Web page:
Unity Housing Association AGM


Unity Housing AssociationOn Wednesday 11 September 2013, Unity Housing Association held its Annual General Meeting at the Hamara Healthy Living Centre, in Beeston. The AGM was opened by the chair of Unity Karen Morley, who welcomed everyone and thanked them for supporting this event. This was followed by the CEO of Unity Ali Akbor, who talked about the work Unity is carrying out in South Leeds and the partnerships they are involved like the Beeston and Holbeck £90m PFI development, support to families affected by the bedroom tax, dept and benefit counselling.

The first of the night’s guest speakers was Neil Evans, Director of Environment & Housing at Leeds City Council (LCC). He talked about the need to build more affordable housing in Leeds, as a result of increasing demand which is reaching desperation point. The council aims to building 20k affordable houses over the next 20 years at a cost of £42m.

Mr Evans raised a number of priorities he is leading on, the need to control the housing management changes as the Housing Department is having to live off the rents collected, so must live within its means. There is a plan to bring ALMO’s back into council control, but they need to ensure local housing offices maintain their locality focus. The need to support families affected by the changes in housing benefit rules – dubbed the bedroom tax. This poses a potential challenge to the council as 7,000 homes are affected by this charge and the potential arrears if not collected could reach as much as £4m. In addition to this, the council is expecting central government cuts of between 15% and 20% over the next couple of years, which means the housing department needs to become more efficient in its operation.

The next speaker was Mark Burn-Williamson, the Police & Crime Commissioner for West Yorkshire. He explained that his role was to hold the West Yorkshire Chief Superintendent accountable for the way how our streets are policed. The West Yorkshire Crime Plan along with surveys and community consultation, are used to review priorities and as a way of measuring how residents feel about Community Safety. He was also mindful of the impact of the government’s Welfare Reforms and how cuts to benefits can act as destabilising effects on tenants and their communities, so creating uncertainty.

The Police Commissioner shared Mr Evans’ concerns about central government cuts, as West Yorkshire Police faces losing nearly a quarter of its budget by 2015. He spoke about the Community Impact Statement, which highlighted neighbourhood crime, the need to help make communities feel safe and reinvigorated. The Issues that have been identified as affecting the Beeston and Holbeck areas are teenager’s anti-social behaviour, nosy neighbours, traffic, rubbish and drugs –  these are all seen as high priority.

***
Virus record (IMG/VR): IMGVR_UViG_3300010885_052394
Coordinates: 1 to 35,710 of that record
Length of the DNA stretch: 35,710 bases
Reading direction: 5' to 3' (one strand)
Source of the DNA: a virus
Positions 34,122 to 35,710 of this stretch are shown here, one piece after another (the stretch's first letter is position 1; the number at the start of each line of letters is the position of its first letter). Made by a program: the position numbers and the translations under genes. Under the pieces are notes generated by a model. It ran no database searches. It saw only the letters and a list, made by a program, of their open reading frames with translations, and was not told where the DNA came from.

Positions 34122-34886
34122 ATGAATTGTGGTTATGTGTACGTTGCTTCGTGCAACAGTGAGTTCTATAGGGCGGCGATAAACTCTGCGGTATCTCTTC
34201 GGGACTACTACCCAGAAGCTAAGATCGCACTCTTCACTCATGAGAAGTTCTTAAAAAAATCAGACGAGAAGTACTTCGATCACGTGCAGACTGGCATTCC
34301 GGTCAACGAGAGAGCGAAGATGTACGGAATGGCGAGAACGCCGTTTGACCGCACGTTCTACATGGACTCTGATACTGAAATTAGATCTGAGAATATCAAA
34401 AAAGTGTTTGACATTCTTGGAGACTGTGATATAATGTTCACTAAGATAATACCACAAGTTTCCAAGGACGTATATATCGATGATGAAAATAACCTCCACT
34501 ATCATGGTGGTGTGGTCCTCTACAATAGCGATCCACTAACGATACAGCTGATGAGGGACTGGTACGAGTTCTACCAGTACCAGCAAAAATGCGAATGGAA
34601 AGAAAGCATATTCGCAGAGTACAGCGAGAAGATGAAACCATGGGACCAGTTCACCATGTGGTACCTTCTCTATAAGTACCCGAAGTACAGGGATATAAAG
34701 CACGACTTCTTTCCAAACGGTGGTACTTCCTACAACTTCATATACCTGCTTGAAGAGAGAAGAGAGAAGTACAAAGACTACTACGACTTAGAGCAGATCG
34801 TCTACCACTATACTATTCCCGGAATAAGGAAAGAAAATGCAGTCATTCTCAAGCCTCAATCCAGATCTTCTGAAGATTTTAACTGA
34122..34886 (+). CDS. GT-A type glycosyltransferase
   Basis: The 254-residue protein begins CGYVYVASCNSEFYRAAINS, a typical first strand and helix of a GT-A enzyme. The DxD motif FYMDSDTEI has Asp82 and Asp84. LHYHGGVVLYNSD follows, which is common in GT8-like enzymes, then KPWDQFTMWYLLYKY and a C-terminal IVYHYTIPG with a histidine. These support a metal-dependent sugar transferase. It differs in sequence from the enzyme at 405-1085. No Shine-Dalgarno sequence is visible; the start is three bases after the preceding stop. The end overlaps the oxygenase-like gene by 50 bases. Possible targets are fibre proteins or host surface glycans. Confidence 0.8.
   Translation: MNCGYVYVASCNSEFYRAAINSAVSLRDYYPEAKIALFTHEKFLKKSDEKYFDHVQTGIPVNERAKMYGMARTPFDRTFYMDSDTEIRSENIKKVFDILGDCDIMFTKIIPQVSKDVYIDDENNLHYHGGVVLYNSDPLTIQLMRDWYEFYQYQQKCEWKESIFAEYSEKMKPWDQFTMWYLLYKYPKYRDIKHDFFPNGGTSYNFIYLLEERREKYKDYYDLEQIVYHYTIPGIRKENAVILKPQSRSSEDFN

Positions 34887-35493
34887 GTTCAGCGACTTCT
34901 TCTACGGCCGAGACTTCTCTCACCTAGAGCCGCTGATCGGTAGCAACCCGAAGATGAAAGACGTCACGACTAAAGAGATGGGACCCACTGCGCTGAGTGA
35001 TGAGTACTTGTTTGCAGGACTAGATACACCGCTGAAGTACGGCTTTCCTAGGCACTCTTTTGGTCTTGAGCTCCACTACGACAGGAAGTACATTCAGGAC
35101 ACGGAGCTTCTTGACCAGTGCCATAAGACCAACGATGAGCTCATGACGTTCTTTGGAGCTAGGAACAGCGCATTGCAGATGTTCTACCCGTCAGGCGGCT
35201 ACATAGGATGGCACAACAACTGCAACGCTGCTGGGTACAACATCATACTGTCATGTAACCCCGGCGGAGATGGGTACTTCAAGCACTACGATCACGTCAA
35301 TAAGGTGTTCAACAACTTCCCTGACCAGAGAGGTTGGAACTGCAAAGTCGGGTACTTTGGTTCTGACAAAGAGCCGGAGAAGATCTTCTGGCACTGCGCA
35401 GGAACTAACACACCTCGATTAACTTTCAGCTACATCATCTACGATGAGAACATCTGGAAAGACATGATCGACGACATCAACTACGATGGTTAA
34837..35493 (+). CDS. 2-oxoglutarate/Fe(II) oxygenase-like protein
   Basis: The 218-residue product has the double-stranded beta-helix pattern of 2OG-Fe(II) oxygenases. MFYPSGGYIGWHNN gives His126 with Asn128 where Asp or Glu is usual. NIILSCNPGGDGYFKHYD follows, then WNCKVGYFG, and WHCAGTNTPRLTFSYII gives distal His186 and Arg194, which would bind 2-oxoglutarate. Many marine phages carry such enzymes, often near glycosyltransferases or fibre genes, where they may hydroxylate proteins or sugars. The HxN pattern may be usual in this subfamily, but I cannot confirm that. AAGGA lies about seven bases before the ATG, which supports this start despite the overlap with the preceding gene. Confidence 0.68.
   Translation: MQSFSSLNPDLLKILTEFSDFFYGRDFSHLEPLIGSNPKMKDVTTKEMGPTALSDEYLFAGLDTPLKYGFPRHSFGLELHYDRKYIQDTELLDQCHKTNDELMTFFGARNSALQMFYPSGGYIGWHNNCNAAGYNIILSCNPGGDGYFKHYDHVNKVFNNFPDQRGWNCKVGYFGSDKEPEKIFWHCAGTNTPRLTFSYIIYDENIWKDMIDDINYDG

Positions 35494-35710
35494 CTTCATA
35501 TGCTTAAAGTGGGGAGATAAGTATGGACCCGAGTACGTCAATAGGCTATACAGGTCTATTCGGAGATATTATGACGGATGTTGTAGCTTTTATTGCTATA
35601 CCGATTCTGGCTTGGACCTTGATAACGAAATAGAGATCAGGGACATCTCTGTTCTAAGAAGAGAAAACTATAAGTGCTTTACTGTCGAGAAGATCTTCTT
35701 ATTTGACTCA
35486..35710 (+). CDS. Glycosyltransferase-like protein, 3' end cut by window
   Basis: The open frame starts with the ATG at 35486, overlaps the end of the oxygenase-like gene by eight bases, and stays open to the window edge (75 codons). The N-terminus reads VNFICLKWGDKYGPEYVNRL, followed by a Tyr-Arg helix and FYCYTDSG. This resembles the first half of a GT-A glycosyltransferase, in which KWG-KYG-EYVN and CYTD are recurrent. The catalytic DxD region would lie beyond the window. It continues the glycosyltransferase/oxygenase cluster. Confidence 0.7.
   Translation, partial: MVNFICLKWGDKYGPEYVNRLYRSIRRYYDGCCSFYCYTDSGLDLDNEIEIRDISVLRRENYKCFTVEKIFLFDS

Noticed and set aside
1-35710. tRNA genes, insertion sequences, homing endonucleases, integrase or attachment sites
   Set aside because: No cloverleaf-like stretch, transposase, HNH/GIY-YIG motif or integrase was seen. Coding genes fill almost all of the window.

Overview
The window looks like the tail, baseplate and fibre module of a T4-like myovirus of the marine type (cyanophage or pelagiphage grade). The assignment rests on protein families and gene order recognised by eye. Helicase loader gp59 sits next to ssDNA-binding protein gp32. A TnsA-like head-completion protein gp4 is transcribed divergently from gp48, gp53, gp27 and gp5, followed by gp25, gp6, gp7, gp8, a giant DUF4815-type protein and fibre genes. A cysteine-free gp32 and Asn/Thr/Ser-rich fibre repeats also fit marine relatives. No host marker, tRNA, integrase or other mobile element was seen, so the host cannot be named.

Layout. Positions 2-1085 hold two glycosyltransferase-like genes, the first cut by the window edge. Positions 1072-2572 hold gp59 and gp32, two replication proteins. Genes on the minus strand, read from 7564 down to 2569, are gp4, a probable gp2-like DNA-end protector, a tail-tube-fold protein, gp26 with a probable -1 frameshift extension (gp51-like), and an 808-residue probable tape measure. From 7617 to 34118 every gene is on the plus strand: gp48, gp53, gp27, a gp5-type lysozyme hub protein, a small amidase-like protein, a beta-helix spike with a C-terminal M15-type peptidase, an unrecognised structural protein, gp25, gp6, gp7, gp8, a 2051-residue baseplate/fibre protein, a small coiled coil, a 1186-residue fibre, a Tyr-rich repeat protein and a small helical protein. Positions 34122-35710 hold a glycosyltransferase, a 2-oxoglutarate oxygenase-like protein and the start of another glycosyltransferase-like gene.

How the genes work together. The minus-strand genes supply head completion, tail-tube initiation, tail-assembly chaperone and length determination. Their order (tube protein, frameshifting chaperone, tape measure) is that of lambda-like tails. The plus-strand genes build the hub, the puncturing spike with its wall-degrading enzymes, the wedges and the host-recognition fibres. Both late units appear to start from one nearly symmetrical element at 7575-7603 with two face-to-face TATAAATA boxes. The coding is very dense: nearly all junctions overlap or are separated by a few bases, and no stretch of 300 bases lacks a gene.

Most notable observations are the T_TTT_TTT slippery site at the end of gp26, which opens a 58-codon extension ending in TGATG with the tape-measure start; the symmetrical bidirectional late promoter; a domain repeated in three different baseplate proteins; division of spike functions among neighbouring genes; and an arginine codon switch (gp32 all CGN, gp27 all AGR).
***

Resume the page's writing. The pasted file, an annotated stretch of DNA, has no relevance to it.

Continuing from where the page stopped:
The Police Commissioner, spoke about the need for a Restorative Justice approach as a tool to create lasting change and to make a difference to communities. There is a need, he felt, to have a number of Community Pathway Schemes, to tackle local problems and that the Police had a key part to play in this regard. He spoke about Operation Optimal – this project reduced burglary rates by 30%; but then the Police saw an increase in shoplifting. He applauded the work that Unity carries out, in providing debt and benefit advice to tenants. There is a need for partners to come together to tackle local issues by providing projects like Food Banks. There is a need to revive the Neighbourhood Watch Scheme, the external funding the Police received for the Community Police Support Officer’s (CPSO’s) –  provides visible policing on the ground.

He spoke about his concern of the Courts not putting prolific offenders behind bars for longer. He talked about the Proceeds of Crime money, which is money confiscated from convicted criminals in the form of money or assets of crime and amounted £6m last year. Most of it goes back to the treasury, but, he says: “most of it should be put back in to deprived communities … to set up projects to prevent anti-social behaviour and crime” as a way of better strengthening these communities.